Sex. Fuck. Vagina. These words effortlessly flow from the lips of Laguna-born Pr()blem Studios fashion designer Jenni Contreras, as she explains the meaning behind the blatantly graphic words slapped all over her 30-piece debut solo collection. “They’re words that people here in the Philippines [think of as] a disease or something, when they’re actually natural and one of the many beautiful things in the world,” she asserts.
Unabashedly aware of the provocative nature of her self-expressive designs, Jenni reveals that her clothing isn’t a direct reflection of her personality. Behind the loud colors, bold prints, luscious frills, exaggerated shapes, and multi-layered seams is another budding designer who’s waiting to come out of her shell. She admits, “To say that I am sure of who I am as a designer—no, I think not. I’m still at that stage of trying a lot of things. It’s still a work in progress. Ang hirap kasi my clothes are really loud, but I’m actually pretty shy. Did you know that at parties, I have to get drunk to socialize because I can’t socialize when I’m sober?”
Her collection, “Problem Child,” was inspired by Romina Ressia, Fly Art Productions, Cecilia Azcarate memes, and Stanley Kubrick. She stitched the pieces over three consecutive weekends while juggling a 9-to-5 job, eventually winning herself a ticket to Tokyo courtesy of the Bench Design Awards 2017. The 24-year-old’s designs were shown on the runway of last year’s Amazon Fashion Week Tokyo. Now that she’s ditched her day job and taken on Pr()blem Studios full-time, she dives into the world of fashion head on.
Where did the name “Pr()blem Studios” come from?
It’s actually supposed to be “Problem Child,” but I checked and there were already two brands named “Problem Child” and friend ko pa ’yung isa. So, I took the “problem,” added “studios,” and made the “O” look like a vagina. Everyone thought it was an open and close parenthesis because I’m open to collaborations. Well, pwede rin, but it’s meant to be a vagina.
So you named your collection “Problem Child” instead?
Yeah. “Problem Child” because I think that everyone, at one point, was a problem child or wants to be one. Like, “Fuck it, I’m going to do whatever the hell I want!”
So, were you a “problem child” as well?
Nung college ako sa [De La Salle-College of St. Benilde], lagi akong late sa classes ko. I exceeded the allowable absences. I didn’t even know how I fucking survived, and I was a scholar too. You can ask any of my professors. I skipped classes. I was always late. My plates were mediocre. Nagseryoso lang talaga ako nung fourth year na. Sa grad show na lang. My collection then was kind of like my collection now: Renaissance. Renaissance x Punk, specifically. The concept was; what if Anne Boleyn was living during the ’80s?
I watched a movie called The Other Boleyn Girl and became obsessed with Anne Boleyn. I’m very fascinated with her. She’s such a badass. She was notorious. She was one of the wives of King Henry VIII. And she was sort of like a fashion figure during that time because she had a different way of wearing her clothes.
Is that “notorious” or “rebellious” nature something you instill in Pr()blem Studios?
I guess it’s part of the DNA of the brand, but I’m not trying to be rebellious. It’s more a reflection of how I grew up, who I am as a person. It’s a reflection of me, so I think it just comes naturally.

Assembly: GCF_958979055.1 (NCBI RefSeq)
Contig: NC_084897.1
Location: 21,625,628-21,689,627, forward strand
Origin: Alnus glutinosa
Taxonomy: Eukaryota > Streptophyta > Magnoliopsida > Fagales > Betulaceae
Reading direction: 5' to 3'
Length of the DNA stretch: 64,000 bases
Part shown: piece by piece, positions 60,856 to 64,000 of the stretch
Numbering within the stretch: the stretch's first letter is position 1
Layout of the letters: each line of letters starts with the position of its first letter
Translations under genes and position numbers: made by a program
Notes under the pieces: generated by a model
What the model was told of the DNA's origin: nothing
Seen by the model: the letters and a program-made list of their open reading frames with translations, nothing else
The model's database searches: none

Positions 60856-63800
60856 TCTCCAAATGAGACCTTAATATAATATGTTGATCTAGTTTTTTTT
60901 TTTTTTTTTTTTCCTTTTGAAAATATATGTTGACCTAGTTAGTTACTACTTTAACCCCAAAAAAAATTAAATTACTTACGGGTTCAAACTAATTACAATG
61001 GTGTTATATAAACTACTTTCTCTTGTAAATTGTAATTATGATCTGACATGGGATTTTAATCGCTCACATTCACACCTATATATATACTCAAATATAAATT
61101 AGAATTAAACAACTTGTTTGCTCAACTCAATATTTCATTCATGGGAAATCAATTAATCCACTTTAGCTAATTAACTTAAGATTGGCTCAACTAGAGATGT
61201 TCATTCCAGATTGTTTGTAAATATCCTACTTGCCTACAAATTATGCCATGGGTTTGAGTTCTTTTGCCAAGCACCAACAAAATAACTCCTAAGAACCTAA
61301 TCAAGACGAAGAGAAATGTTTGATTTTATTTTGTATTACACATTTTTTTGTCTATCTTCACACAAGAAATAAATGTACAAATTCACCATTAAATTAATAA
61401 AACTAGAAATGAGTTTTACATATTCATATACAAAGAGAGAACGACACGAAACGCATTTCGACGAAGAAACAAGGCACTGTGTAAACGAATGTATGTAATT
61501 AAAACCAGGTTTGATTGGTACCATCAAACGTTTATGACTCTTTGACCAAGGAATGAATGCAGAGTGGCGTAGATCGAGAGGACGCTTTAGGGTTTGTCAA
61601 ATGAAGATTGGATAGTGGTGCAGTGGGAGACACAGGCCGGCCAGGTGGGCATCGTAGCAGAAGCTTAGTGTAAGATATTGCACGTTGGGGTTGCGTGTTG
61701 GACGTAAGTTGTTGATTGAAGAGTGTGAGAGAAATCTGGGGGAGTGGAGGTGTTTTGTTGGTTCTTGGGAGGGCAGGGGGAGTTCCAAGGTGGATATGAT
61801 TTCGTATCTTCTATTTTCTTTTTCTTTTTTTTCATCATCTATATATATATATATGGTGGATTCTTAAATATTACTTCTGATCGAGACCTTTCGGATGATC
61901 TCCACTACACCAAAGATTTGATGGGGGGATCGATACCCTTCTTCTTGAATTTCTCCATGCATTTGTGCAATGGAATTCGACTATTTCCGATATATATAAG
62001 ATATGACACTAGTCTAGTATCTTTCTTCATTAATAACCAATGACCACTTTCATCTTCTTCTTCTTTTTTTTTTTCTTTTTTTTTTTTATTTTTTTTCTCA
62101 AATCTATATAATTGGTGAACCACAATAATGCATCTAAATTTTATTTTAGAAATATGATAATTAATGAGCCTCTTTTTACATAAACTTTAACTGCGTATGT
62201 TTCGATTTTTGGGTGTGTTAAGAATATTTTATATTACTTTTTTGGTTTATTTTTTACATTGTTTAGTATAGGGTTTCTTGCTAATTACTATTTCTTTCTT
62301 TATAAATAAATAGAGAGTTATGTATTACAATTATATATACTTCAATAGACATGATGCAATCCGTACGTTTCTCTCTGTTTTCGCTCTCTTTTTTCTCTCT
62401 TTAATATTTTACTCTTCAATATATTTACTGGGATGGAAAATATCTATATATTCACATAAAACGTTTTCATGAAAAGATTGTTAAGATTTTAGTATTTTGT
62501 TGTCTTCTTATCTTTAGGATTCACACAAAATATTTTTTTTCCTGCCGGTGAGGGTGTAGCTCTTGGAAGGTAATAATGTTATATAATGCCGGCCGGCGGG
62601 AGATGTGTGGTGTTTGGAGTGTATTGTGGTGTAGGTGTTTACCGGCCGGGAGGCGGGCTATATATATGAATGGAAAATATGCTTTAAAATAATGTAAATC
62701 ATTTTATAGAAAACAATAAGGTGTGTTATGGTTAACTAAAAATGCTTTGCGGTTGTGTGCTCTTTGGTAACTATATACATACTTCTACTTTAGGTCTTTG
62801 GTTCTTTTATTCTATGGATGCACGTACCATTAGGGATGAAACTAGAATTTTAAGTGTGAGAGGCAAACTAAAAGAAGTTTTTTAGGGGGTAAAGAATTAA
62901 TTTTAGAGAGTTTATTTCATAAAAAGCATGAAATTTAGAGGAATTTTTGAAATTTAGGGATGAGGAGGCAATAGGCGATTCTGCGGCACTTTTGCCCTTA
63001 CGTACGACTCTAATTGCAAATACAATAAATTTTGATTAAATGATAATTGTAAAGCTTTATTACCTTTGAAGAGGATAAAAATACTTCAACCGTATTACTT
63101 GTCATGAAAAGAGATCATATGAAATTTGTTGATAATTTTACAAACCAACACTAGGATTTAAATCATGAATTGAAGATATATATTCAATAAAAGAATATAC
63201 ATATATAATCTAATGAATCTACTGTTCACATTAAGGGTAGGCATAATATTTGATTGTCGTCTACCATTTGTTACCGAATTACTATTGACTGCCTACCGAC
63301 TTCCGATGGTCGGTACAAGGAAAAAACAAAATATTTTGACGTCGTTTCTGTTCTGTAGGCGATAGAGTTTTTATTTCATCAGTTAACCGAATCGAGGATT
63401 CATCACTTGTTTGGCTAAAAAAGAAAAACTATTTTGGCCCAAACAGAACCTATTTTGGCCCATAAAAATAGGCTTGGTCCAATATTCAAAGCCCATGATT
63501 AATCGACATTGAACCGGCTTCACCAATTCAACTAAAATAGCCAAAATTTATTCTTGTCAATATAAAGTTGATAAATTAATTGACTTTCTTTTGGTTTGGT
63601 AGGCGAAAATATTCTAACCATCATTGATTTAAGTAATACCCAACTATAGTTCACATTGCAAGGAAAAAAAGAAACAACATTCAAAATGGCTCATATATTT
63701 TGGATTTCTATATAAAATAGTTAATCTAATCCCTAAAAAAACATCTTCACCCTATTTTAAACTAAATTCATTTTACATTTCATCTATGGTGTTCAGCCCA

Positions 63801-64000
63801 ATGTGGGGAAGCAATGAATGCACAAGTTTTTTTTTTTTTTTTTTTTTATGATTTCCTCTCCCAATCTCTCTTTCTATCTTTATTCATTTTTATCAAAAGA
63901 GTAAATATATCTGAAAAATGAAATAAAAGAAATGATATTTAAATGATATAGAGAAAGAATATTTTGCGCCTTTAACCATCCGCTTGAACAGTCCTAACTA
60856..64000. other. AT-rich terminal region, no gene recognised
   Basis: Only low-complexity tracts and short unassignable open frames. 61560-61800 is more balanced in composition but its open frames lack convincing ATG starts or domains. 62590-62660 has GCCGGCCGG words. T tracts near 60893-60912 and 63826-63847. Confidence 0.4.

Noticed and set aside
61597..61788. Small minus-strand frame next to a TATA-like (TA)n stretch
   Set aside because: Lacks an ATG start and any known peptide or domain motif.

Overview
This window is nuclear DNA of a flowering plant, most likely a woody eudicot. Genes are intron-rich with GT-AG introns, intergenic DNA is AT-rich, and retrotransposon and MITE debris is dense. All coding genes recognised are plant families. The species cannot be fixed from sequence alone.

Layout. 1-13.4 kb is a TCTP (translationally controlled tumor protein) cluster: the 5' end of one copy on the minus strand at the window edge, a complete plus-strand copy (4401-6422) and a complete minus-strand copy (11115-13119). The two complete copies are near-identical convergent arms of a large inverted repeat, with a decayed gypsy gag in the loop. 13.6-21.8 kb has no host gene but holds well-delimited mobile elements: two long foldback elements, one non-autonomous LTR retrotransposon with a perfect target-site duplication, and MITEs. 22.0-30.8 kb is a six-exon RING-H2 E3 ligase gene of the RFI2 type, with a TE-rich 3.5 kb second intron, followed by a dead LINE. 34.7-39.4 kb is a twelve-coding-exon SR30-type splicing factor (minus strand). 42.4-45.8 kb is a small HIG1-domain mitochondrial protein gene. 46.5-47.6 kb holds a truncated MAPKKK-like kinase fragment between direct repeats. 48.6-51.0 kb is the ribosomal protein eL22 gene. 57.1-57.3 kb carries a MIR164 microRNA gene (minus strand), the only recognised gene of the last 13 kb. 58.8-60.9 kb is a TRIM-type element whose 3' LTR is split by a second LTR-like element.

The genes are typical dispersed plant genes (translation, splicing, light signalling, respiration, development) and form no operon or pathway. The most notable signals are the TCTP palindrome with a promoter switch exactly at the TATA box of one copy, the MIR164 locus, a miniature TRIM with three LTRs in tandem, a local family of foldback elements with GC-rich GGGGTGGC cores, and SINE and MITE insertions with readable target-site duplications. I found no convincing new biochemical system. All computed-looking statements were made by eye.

Well, my parents are liberated. When I lost my virginity, my dad was the first one to know. He’s like my best friend; I tell him everything. On our way to church, I told him that I lost my virginity. I was 16. My parents talked to me about sex at an early age. I have a gay brother and a bi younger sister, so parang my family’s kind of very open. We talk about sex, we talk about that shit. I mean, alam nila sex life ko. It’s natural kasi it’s not an issue sa family ko. We weren’t afraid of saying things sa parents ko, that’s maybe why we grew up like this—very open to people, walang limitations.
What can you say about people who might find your designs offensive?
I don’t really blame them because it’s a common reaction. As long as they don’t condemn me or shove their beliefs down my throat. I’m not shoving mine sa faces nila. Parang, “You’re such a bad person because you’re doing this sa clothes mo.” Just as long as they don’t do that. It’s kind of a mutual respect thing. I respect your views, you respect mine, we’re all good.
Have you ever thought that maybe your clothes might not be for here?
I want to sell in Japan talaga. Like, when you go out, is it common to see people wearing fashionable clothes? No diba? In Japan, you see them every day. Ang hirap kasi dito eh, sa Philippines. Kasi no one’s going to buy my clothes here. Let’s be honest. Siguro some, but it’s just a small market. But fashion is and always will be a business first and dito sa Philippines ang hirap. I want it to be a global thing. Eventually, I want to expand more. I don’t think my brand and my clothes are for here. I’m making an online store, a website for my clothes. It’s not going to be launched yet. Pero I’m also looking to sell these particularly in Japan.
Is that so?
Yeah. I would want to make clothes for here, but not for this brand. I have a couple of collaborations lined up this month and I’m actually thinking of studying in Tokyo. By the end of the month, I will be releasing a ready-to-wear brand for women with two of my friends called Bad Rags. It has this cool ’70s vibe. But I’m not going to stop for [my] brand. I’m also doing a collab with an artist under Pr()blem Studios. Hopefully, we’ll release in March.
By Celene Sakurako
Photography by JP Talapian
Feat. Lou of PMAP Models
Makeup by Joseph Jiao of MAC Cosmetics
Hair by Grace de Luna